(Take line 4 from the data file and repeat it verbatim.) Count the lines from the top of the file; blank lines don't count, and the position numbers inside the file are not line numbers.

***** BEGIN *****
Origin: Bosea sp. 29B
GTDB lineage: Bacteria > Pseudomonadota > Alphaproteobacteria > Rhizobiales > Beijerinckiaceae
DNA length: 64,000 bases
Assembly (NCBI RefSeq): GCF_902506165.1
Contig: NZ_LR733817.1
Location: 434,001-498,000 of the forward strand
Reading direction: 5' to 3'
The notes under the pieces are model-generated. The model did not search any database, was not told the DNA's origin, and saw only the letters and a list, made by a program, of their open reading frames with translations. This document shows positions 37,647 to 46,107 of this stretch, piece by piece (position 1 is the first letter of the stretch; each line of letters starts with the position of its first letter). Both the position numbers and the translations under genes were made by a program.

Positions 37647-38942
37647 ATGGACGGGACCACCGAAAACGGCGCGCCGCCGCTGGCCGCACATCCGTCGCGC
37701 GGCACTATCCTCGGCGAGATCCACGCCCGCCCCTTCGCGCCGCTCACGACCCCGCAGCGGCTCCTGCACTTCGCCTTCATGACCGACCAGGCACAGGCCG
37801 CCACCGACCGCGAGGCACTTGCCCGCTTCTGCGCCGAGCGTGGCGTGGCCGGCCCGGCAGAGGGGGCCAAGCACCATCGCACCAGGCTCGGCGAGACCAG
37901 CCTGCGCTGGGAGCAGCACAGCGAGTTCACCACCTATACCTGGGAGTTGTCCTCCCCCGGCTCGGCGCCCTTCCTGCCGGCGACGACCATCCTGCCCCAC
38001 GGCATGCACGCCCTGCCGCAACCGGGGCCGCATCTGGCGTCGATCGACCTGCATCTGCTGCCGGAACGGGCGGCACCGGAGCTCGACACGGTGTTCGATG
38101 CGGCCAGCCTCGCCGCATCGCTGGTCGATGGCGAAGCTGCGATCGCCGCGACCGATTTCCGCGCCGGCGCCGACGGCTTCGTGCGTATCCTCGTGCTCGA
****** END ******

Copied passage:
Assembly (NCBI RefSeq): GCF_902506165.1